Alex Karasulu wrote:
> Here's the results I get when I run the performance test which I
> committed today:
>
> total time for inserting 100000 items into the RBTree-->56.0 msec
> total time took to read an item from set 0.0 msec
> total time took to remove an item from set 0.0 msec
> total time for inserting 100000 items into the AVLTree-->481.0 msec
> total time took to read an item from tree 0.0 msec
> total time took to remove an item from AVLTree 0.0 msec
> total time taken for serializing HashSet ->820.0 msec
> total time taken for reconstructing a serialized HashSet ->506.0 msec
> total time taken for serializing AVLTree ->156.0 msec
> total time taken for reconstructing a serialized AVLTree ->141.0 msec
>
> Note I have a 4-way 2.6 GHz Opteron running an up to date ubuntu 7.10.
>
> From the looks of this it seems we're 10X slower on inserts but 5X
> faster on serialization and 3.5X faster on deserialization. I ran
> this a few times and the numbers were pretty consistent.
Thanks Alex !
Here is some mathematical background :
"Both AVL trees and red-black trees are self-balancing binary search
trees, so they are very similar mathematically. The operations to
balance the trees are different, but both occur in constant time. The
real difference between the two is the limiting height. For a tree of
size /n/:
* an AVL tree's height is limited to 1.44 \cdot \lg n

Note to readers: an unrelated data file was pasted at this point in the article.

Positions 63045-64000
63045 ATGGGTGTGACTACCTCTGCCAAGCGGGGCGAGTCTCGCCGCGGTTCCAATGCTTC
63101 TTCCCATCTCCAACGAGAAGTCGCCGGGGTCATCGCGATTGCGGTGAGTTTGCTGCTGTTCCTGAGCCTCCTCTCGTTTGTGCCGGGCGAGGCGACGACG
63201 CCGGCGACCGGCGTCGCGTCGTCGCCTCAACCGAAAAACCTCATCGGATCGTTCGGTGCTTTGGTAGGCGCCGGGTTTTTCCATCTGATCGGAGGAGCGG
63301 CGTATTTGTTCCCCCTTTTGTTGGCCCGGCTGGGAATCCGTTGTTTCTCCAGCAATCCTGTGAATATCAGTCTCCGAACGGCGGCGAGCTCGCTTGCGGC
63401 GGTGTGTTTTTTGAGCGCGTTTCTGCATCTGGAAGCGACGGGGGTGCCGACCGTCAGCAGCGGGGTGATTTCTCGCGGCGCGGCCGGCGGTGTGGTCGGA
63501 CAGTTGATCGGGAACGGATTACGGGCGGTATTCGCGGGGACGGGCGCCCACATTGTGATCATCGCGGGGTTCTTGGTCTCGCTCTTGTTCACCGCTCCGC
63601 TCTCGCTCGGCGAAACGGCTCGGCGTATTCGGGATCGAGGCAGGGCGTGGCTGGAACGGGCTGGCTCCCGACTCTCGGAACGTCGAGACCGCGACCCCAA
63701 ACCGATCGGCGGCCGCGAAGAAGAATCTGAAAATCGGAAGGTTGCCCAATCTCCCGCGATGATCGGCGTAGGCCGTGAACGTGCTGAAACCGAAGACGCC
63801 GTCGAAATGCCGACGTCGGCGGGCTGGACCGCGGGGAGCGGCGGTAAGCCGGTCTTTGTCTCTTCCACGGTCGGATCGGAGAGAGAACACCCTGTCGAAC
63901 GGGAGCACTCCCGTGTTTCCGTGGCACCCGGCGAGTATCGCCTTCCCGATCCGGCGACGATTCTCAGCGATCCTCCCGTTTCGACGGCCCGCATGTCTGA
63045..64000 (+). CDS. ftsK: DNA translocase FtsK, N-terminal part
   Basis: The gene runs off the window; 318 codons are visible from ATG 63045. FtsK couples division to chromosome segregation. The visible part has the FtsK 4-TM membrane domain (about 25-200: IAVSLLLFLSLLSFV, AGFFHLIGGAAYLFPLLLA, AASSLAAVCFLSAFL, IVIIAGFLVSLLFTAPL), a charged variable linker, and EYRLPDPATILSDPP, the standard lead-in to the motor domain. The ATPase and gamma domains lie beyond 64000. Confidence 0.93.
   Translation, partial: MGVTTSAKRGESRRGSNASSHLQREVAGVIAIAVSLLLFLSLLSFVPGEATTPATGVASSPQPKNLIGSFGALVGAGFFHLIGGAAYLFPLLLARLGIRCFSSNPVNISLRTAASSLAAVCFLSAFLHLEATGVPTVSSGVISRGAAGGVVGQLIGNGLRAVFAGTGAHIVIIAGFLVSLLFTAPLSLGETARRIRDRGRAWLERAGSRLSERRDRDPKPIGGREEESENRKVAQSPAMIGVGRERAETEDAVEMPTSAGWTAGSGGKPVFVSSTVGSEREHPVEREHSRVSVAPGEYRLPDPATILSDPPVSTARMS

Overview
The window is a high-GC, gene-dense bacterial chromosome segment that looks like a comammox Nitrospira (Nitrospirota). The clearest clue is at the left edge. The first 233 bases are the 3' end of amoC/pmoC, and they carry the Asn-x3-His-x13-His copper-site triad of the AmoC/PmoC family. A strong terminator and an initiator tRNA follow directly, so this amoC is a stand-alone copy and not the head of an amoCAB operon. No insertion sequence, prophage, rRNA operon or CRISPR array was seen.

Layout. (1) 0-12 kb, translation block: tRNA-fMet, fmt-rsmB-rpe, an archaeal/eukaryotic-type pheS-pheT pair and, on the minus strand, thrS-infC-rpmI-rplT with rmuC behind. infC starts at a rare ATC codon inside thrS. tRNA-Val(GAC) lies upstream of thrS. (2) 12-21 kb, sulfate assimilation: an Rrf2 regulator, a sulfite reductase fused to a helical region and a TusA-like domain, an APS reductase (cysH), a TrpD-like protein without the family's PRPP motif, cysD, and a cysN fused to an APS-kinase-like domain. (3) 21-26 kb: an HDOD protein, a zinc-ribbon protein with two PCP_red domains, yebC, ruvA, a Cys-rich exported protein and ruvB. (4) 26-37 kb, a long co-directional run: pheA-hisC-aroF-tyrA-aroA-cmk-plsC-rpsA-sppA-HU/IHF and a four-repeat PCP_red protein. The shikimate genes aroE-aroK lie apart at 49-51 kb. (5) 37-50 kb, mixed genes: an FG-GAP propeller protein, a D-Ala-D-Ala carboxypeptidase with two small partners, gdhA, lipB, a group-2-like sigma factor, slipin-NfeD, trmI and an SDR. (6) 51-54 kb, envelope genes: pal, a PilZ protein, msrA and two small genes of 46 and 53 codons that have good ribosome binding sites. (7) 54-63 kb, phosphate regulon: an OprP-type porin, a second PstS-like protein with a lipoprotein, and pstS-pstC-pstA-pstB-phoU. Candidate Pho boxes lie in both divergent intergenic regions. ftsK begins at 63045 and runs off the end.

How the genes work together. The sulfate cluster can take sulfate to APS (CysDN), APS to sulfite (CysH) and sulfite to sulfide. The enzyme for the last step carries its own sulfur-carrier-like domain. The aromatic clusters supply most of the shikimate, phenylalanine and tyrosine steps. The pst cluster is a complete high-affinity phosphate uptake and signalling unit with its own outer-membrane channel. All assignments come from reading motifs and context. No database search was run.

* a red-black tree's height is limited to 2 \cdot \lg n
The AVL tree is more rigidly balanced than Red-Black trees, leading to
slower insertion and removal but faster retrieval."
(http://en.wikipedia.org/wiki/AVL_tree#_note-0)
As the height is lower in an AVL tree, searches are clearly faster. Now,
it would be interesting to get the real numbers (how slower is it to
insert an element in an AVL tree # in a RB tree, and what is the % of
insertion relative to searches).
I'm also just wondering if we can spare this square(2) using a real
binary tree, instead of a balanced tree, if searches represent a large
part of the requests.
We also have to keep in mind that if those data structures are used for
cursors, in the vast majority of cases we will only go forward. The cost
of building a tree might be overwhelming in this case. A doule linked
list should be just enough.
But I don't have all the elements in my head, so please feel free to
corrct me if I'm wrong.
PS : I gonna instanciate those perf tests on our perf platform, with
more realistic numbers (millions of elements, to get bigger timing :
when you get something like 400 ms, you may get something like 2700 ms
for 10 x the number of elements.)
--
--
cordialement, regards,
Emmanuel Lécharny
www.iktek.com
directory.apache.org